|The most challenging summit in Colorado|
In June 2014 Laura Zaruba and I went on a peakbagging jaunt along 149 between Del Norte and Pagosa Springs. One of our objectives on that trip was to investigate and hopefully climb 9854, an obscure peak in SE Hinsdale County. The peak had come to my attention when noodling around in Listsofjohn where I noticed it was the only peak in Hinsdale that Mike Garret had not climbed which seemed odd since it was the second lowest of the county's 189 peaks and he had climbed all the nearby peaks. The little information available about the peak, all on LOJ where no ascents of it were logged, indicated that its summit was a formidable rock pinnacle of unstated height. (Subsequent LOJ research led to the conclusion that 9854 was in all likelihood the highest unclimbed ranked summit in Colorado.) Laura had done lots of climbing with Mike G 20+ years ago and was still in contact with him so she sent him a note asking if he'd like to join us and, with luck, finish off the county. His reply was that the peak was essentially unclimbable; beyond that he seemed to imply that an attempt would be so hazardous and such a long-shot that it wasn't even worth trying. This naysaying made the peak all that more intriguing to me though I hedged our bets by packing, in addition to aid and free rock climbing gear, a bow and arrow, thinking that in the worse case, I could shoot an arrow trailing fishing line over the summit pinnacle and use that to get a rope over which we could jumar.
When Laura and I finally made it to the base of the tower it was readily apparent that MG hadn't been blowing smoke. The tower was taller than I'd expected, it faces ranging from about 50 to 80 feet high and overhung on all sides. It offered virtually nothing in the way of natural protection and while the rock seemed more solid than we'd been led to believe, the matrix of the conglomerate composing the bottom 15 to 30 feet resembled dirt more than rock. The tower was on a steep, loose hillside which made even walking around the base a challenge. It was clear that without a major bolting effort the tower was not going to climbed using conventional rock climbing techniques, free or aid. Even our backup plan with the bow and arrow seemed very low percentage for a variety of reasons, foremost among which was that the summit came steeply to a true point, requiring a more accurate shot than I was likely capable of. The one respect in which conditions were more favorable than by dint of wishful thinking I'd convinced myself they would be, was that there was another pinnacle about 30 feet to the east of the summit and about 10 feet lower which seemed to provide a much better position for the arrow shot than the ground. Though the sub summit only required 3rd class climbing to ascend, the stance its top provided was far less steady than an rookie archer like myself needed and the attempt to shoot the fishing line over the main summit was an utter failure as the line snarled, its spool went airborne and the arrow fell into the gap between the two summits. Our morale followed the path of the arrow. With weather looming, we retreated to the car and other objectives. Even though we'd been totally shut down, I was somewhat relieved that the B&A attempt had been a failure since even if it had succeeded and allowed us to fix a rope over the top, I would have have been very unhappy jumaring the 8.8mm dynamic rope I'd brought; I'd once sawed halfway through a rope while jumaring in the Fisher Towers and the dismay I felt on that occasion twenty years ago is still fresh. That experience made me a convert to the far more abrasion resistant static ropes for jumaring. It was now clear that an up-and-over fixed rope on the rough basalt of 9854 would be subject to high abrasion and that at the very least, a sturdy static line would be required for the job.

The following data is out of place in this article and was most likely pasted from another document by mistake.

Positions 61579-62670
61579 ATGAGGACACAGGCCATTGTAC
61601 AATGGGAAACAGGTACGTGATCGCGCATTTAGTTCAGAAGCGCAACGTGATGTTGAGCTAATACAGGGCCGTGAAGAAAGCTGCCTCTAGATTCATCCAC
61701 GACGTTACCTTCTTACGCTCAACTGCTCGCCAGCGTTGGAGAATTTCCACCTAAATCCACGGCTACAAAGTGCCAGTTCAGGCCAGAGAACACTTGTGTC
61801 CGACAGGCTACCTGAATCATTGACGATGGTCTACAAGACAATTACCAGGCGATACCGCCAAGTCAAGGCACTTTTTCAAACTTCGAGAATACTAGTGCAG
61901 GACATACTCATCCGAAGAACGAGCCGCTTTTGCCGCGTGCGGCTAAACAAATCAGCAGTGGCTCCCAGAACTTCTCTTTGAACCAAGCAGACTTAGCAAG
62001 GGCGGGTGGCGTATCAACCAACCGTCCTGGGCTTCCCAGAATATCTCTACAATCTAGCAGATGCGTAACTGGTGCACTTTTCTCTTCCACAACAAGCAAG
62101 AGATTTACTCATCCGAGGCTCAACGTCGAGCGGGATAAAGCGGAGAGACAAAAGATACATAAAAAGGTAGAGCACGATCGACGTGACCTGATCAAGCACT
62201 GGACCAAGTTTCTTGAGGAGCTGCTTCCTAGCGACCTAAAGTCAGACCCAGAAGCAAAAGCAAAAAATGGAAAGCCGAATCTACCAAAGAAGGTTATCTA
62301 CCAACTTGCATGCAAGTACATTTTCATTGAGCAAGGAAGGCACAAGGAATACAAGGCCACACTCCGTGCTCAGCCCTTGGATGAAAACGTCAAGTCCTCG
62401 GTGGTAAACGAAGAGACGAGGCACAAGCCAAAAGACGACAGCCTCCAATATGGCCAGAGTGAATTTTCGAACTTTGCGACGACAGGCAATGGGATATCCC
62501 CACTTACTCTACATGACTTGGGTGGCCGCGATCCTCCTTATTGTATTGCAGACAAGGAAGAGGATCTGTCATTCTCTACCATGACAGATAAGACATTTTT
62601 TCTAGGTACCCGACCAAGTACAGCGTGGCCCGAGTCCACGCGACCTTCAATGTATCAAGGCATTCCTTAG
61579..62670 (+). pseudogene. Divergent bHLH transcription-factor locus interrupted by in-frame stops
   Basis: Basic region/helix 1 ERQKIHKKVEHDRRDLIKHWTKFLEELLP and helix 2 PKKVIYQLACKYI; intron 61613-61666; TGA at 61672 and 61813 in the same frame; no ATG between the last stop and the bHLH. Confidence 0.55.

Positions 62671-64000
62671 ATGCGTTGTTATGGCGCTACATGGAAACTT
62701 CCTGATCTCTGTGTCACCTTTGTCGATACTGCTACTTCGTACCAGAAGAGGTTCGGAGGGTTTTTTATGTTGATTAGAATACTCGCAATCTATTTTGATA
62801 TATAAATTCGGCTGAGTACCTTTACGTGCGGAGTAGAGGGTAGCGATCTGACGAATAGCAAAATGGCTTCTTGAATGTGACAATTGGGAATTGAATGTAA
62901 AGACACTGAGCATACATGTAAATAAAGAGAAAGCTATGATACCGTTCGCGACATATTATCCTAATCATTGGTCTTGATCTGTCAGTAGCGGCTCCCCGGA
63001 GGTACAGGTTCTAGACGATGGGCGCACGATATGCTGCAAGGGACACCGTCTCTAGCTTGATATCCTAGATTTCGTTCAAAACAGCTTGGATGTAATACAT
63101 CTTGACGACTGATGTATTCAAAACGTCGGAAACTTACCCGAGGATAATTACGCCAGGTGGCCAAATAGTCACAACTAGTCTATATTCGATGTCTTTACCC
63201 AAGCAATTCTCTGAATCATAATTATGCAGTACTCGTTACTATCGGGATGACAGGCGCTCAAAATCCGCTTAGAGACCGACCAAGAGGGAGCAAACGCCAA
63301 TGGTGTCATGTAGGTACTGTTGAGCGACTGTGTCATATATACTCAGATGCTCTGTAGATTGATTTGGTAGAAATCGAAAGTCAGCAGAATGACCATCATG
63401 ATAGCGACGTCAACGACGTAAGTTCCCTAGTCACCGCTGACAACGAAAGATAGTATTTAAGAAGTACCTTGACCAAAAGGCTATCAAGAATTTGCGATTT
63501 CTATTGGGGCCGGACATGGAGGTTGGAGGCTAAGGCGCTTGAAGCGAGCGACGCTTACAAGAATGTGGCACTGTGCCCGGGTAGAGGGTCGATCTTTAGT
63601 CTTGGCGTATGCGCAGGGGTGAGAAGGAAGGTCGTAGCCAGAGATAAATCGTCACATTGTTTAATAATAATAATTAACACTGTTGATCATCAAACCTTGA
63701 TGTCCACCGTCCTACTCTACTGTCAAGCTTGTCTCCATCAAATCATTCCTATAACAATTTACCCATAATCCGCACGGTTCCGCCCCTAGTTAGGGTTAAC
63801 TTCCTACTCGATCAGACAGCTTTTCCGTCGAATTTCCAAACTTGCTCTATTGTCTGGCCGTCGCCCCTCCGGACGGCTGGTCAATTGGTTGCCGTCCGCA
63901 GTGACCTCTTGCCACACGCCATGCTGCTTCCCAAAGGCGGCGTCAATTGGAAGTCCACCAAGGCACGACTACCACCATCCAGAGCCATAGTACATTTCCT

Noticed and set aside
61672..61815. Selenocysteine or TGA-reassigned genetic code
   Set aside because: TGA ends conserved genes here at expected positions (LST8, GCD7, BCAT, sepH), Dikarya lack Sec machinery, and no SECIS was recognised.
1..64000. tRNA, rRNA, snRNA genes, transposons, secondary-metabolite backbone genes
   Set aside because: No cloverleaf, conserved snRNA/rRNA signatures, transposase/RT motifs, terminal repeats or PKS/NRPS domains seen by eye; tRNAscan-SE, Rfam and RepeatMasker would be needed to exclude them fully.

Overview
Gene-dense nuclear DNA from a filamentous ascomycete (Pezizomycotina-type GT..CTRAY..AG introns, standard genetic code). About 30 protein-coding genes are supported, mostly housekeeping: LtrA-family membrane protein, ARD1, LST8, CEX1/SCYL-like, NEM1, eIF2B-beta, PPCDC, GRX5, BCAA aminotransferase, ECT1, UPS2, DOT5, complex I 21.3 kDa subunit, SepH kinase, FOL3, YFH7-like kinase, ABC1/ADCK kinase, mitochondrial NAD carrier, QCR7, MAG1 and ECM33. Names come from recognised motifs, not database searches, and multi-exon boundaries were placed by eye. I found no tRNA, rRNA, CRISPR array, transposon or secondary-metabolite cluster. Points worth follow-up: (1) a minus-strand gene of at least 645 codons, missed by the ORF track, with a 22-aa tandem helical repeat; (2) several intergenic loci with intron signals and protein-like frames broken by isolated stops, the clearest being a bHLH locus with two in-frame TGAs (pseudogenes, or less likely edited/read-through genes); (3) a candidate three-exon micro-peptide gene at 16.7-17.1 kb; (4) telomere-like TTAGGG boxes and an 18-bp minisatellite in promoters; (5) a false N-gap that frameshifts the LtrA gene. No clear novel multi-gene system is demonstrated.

Thus 9854 became a high priority vendetta, but there was not a straightforward means of settling the score. The peak was more than I could manage as a solo, too technical for peakbaggers and too much effort / terrible for rock climbers. The most straightforward means of ascent would be drilling a bolt ladder but this would require a lot of hard work and it seemed kind of pointless to go to that much trouble for a route rock climbers would shun. Alternatively another attempt with bow and arrow seemed to have little chance of success; throwing a stone attached to fishing line seemed more promising but still unlikely to result in success. Then sometime during the winter it occurred to me that a drone might be the ticket for getting a line across the tower. While I had no personal experience with drones, it seemed a powerful unit with a capable pilot would be able to more accurately position the line and eliminate concern about an attached projectile snagging in downrange trees.